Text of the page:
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OSS

Deciso Launches OPNsense, a New Open Source Firewall Initiative

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OSS
BSD

OPNsense combines the best of open source and closed source firewalls. It brings the rich feature set of commercial offerings with the benefits of open and verifiable sources combined with a simple BSD license. This makes OPNsense the platform of choice for users, developers and commercial partners.

Companies that want to use OPNsense to create a branded version, extend its features, or even create a fork and build upon the same codebase are allowed to do so under the 2-clause BSD license.

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FOSS' Shining Moments of 2014

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OSS

Well we're into the last few days of 2014 here in the Linux blogosphere, and fortunately the tequila supplies down at the Broken Windows Lounge continue to hold strong.

The weather outside may be frightful, but the refreshments -- like the software -- remain nothing short of delightful.

It didn't take long for bloggers to slip into a sentimental mood as they reminisced about the waning year, and a heartening post from Jim Zemlin over at Linux.com only helped things along.

"2014 was a tipping point where companies decided there was too much software to write for any one company to do it by themselves," Zemlin wrote. "They are shedding commodity software R&D by investing in 'external R&D' with open source.

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Also: A FOSS Wish List for 2015

MongoDB Set to Gain Additional Momentum in 2015

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OSS

With more than 10,000 downloads of MongoDB now occurring daily, many organizations are using MongoDB to consolidate a raft of proprietary document repositories using an inexpensive open source platform that scales significantly higher than its counterparts.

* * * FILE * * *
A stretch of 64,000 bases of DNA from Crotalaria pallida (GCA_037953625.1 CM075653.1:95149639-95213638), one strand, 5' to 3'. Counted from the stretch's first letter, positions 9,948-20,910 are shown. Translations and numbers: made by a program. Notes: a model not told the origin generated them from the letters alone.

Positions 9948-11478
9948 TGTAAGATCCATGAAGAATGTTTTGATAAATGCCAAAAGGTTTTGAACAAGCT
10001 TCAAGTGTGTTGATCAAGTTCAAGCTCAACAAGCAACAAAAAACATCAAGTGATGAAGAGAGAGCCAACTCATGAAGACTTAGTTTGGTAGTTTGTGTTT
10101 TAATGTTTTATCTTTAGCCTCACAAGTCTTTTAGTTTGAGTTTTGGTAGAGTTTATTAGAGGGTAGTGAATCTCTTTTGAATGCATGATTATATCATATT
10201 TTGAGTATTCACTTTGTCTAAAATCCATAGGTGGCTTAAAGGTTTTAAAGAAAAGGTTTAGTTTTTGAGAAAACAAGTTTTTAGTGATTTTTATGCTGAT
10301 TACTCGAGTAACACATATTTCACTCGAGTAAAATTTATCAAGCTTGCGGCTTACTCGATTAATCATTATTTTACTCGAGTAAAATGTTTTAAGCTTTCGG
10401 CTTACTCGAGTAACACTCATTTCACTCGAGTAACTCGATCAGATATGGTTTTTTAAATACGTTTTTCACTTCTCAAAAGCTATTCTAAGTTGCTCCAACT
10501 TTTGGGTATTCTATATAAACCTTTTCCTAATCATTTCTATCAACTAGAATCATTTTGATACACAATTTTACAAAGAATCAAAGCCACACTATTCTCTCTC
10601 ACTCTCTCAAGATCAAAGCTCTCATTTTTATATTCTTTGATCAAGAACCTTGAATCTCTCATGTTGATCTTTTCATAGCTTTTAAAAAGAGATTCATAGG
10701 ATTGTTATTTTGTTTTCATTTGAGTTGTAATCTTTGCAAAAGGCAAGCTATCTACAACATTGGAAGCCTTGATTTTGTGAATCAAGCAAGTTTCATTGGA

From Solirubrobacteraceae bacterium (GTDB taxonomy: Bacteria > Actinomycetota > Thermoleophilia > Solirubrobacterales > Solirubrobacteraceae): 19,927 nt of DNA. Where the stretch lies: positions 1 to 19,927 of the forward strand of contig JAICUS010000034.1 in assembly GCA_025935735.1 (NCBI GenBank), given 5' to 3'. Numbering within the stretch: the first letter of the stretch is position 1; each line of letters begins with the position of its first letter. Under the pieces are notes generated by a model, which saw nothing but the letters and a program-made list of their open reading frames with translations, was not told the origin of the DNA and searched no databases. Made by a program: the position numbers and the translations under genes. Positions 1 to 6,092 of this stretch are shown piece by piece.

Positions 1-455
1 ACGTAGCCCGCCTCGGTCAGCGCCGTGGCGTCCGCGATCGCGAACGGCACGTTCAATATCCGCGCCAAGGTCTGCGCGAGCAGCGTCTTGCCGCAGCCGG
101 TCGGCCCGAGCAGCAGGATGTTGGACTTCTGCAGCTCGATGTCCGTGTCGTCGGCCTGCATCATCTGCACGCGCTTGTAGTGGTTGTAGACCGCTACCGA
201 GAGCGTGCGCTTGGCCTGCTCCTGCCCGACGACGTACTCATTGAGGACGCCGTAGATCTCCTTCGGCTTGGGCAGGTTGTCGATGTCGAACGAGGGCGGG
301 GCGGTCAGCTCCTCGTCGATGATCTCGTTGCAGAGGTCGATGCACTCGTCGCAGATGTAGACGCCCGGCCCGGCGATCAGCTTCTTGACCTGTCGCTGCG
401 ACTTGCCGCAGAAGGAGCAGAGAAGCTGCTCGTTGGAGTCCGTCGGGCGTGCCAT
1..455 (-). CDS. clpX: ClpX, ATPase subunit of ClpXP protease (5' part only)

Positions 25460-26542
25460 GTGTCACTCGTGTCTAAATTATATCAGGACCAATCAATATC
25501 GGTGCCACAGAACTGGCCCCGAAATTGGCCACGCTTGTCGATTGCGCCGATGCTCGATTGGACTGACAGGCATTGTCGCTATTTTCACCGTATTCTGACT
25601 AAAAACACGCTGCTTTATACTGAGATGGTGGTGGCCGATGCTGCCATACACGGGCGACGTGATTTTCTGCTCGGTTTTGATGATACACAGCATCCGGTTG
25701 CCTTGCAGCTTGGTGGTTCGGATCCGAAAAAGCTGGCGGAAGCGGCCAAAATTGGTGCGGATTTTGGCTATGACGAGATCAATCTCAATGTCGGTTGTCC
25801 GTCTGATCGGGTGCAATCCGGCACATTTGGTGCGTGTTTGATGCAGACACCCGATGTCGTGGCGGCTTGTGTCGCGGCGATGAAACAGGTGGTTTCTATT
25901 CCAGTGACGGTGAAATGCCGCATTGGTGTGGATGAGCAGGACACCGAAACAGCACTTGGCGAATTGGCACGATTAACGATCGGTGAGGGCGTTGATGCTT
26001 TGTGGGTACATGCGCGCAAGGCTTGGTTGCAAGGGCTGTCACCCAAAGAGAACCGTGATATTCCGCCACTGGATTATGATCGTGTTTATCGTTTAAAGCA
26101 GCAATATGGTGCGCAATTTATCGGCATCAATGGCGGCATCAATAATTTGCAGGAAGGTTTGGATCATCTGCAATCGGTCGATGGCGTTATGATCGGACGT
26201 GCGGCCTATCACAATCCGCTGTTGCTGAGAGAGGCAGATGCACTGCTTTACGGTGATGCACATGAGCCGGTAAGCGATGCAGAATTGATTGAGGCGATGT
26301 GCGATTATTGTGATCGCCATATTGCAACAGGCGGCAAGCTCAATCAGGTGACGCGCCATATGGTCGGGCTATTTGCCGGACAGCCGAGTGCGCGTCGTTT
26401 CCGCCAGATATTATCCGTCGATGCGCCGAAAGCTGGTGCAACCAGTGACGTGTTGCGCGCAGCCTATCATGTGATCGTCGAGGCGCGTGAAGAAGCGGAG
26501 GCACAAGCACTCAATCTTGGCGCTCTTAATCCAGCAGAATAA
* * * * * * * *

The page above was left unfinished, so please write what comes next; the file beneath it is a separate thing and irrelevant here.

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India bans Open Source Sites

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OSS
  • India bans Open Source Sites

    The Indian government has blocked a clutch of Open Saucy websites including Github because they were carrying “anti-India” content from the head-lopping terror group ISIS.

  • India Illustrates The Risks Of Censorship Laws

    Next time you see your government proposing internet censorship laws of any kind, remember this incident where the Indian government crippled their own software industry so they could be seen to be doing something about terrorism. Their department of telecommunications has blocked 32 web sites — including archive.org and Github — as if to illustrate why it’s bad to allow anyone the power to block web sites arbitrarily (ETI claims it’s 60+). They’ve blocked entire slices of multi-purpose web infrastructure because one of their functionaries found something about ISIS somewhere on it, according to TechCrunch.

Is Open Source Collaboration the Key to Better Communication?

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OSS

Is open source collaboration the key to communication? No silver bullet exists that provides organizations with everything they desire in a single solution. With that said, commercial open source collaboration solutions help companies future proof their investment and give them what is needed to fit their unique requirements. So, if what you are seeking is better security and privacy, improved flexibility and greater control over your collaboration solution, then you should consider open source.

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2015: Open Source Has Won, But It Isn't Finished

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OSS

At the beginning of a new year, it's traditional to look back over the last 12 months. But as far as this column is concerned, it's easy to summarise what happened then: open source has won. Let's take it from the top:

Supercomputers. Linux is so dominant on the Top 500 Supercomputers lists it is almost embarrassing. The November 2014 figures show that 485 of the top 500 systems were running some form of Linux; Windows runs on just one. Things are even more impressive if you look at the numbers of cores involved. Here, Linux is to be found on 22,851,693 of them, while Windows is on just 30,720; what that means is that not only does Linux dominate, it is particularly strong on the bigger systems.